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Recipe File: Nestle Toll House Chocolate Chip Cookies
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Mark S
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PostPosted: Sun Sep 03, 2006 3:51 am    Post subject: Reply with quote

I used to work for W. Richard Stevens. Rich was a PhD in Computer Science and was a UNIX Guru, and in particular a TCP/IP Guru in particular, and wrote a number of books on the topic. (http://tinyurl.com/r3gtg)

But I think he was even more of a genius and expert when it came to baking his chocolate desserts and his cookies would disappear from the lunchroom where we worked within minutes.

Here is the recipe that he used. Note the details on the technique which he says are very important.

http://www.kohala.com/start/recipes/ultimatecookie.html
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LAN3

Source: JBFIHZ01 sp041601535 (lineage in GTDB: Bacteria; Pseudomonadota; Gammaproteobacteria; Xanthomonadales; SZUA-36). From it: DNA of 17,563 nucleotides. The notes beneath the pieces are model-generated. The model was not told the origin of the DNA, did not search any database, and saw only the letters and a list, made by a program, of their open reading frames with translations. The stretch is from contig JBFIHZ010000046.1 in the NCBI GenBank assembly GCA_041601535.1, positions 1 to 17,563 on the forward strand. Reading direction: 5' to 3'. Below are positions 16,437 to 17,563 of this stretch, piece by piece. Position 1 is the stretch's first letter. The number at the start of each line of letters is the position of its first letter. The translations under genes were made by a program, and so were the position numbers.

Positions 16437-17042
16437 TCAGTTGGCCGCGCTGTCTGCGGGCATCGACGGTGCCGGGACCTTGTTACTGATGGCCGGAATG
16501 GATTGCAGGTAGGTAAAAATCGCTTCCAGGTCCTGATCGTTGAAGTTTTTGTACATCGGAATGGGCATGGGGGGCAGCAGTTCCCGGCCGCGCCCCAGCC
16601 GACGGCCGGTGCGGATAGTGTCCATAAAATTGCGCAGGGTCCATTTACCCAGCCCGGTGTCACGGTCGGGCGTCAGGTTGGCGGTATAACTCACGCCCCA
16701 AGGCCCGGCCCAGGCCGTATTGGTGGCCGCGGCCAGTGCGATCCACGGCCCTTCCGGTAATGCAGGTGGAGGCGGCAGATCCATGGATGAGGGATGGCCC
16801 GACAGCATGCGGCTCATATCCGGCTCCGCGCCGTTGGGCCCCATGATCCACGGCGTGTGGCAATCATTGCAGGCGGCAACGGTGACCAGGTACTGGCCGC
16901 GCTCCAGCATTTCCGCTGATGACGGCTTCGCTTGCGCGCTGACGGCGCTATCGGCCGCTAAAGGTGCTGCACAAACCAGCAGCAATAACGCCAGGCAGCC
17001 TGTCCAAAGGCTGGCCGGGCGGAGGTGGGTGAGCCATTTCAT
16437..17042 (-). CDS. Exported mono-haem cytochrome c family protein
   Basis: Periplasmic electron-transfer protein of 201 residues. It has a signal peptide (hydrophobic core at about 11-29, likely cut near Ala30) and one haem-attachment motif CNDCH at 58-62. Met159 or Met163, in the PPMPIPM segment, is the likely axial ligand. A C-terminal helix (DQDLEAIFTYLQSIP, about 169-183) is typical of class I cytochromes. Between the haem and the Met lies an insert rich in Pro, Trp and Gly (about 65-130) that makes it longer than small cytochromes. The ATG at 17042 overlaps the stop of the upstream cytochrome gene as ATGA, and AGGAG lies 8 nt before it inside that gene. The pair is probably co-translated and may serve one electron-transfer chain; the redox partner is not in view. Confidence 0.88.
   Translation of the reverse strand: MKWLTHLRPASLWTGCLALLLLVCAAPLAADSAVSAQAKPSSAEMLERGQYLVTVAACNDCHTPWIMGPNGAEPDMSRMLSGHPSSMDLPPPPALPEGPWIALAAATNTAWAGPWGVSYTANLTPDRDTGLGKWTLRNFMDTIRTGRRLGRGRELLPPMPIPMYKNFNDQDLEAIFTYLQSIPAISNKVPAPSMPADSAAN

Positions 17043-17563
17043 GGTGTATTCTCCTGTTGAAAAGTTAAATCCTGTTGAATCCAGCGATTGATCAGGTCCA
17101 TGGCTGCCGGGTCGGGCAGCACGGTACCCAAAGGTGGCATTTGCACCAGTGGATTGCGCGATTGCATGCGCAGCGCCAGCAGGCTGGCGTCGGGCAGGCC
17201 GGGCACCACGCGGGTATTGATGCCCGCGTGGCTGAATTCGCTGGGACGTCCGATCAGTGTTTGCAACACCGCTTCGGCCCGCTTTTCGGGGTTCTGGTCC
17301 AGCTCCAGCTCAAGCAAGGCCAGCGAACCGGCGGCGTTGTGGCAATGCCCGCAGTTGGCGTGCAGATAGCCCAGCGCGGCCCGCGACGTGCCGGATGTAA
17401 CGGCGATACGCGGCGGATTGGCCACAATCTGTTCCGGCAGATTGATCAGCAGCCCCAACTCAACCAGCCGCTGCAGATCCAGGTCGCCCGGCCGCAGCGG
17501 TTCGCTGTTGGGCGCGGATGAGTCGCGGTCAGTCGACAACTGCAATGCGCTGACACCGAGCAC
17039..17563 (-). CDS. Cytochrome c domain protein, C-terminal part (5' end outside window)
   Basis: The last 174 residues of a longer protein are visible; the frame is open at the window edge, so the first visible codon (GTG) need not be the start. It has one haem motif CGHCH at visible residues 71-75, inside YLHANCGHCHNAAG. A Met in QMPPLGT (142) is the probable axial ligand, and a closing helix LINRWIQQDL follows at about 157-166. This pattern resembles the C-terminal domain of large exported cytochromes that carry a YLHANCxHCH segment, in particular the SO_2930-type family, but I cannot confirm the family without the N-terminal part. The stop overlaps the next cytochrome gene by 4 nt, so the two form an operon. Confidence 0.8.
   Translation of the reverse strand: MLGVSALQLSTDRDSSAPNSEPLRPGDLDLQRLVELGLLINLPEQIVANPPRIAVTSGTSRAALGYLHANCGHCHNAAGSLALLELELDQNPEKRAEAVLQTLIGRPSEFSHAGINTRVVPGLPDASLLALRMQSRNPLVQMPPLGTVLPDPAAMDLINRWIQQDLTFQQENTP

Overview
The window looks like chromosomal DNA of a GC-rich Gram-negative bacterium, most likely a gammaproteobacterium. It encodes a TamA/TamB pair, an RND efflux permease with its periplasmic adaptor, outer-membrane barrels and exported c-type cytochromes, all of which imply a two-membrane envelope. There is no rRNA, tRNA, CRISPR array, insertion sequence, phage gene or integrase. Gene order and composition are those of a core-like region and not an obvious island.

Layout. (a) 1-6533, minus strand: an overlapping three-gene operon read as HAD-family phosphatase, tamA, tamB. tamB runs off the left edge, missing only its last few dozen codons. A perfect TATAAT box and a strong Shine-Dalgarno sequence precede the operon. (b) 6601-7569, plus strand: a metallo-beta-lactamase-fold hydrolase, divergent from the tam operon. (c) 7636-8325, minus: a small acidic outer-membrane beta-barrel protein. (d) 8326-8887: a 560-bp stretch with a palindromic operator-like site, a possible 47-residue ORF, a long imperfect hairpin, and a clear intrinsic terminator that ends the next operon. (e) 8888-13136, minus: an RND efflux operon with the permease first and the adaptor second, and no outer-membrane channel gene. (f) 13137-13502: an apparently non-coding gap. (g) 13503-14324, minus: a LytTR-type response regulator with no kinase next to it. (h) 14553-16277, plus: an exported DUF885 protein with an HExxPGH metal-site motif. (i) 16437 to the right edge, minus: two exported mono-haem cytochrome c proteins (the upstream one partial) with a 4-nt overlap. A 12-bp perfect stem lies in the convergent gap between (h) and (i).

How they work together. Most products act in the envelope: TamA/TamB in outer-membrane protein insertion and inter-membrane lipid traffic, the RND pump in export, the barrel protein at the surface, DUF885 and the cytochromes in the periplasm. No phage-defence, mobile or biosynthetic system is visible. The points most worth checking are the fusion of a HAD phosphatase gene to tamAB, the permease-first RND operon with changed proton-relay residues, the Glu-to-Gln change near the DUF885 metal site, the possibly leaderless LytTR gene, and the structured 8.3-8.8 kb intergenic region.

Joined: 24 Mar 2006
Posts: 28

PostPosted: Tue Sep 05, 2006 7:30 am    Post subject: Reply with quote

Mmm, I love to use half brown sugar, half white in the cookies I make, especially oatmeal scotchies. The exception is cookies where molasses is an ingredient, although the one I have that comes to mind calls for brown sugar anyway!

I was just going to point out that Alton Brown had an episode called "Three Chips for Sister Martha" (the title is a reference to "three quarks for Muster Mark," a Finnegan's Wake phrase from which the discoverer of quarks drew their name-- I figured the enginerds among us could appreciate that) in which he is blackmailed by his TV-sister to produce three variations of Toll House cookies, which he does without actually referring to the Toll House brand or its precise recipe. The website doesn't mind, though, so click that link to get 3 variations on the recipe: thin, puffy, and chewy. (Note that some introduce ingredients not found on the back of your chips bag, such as bread or cake flour!)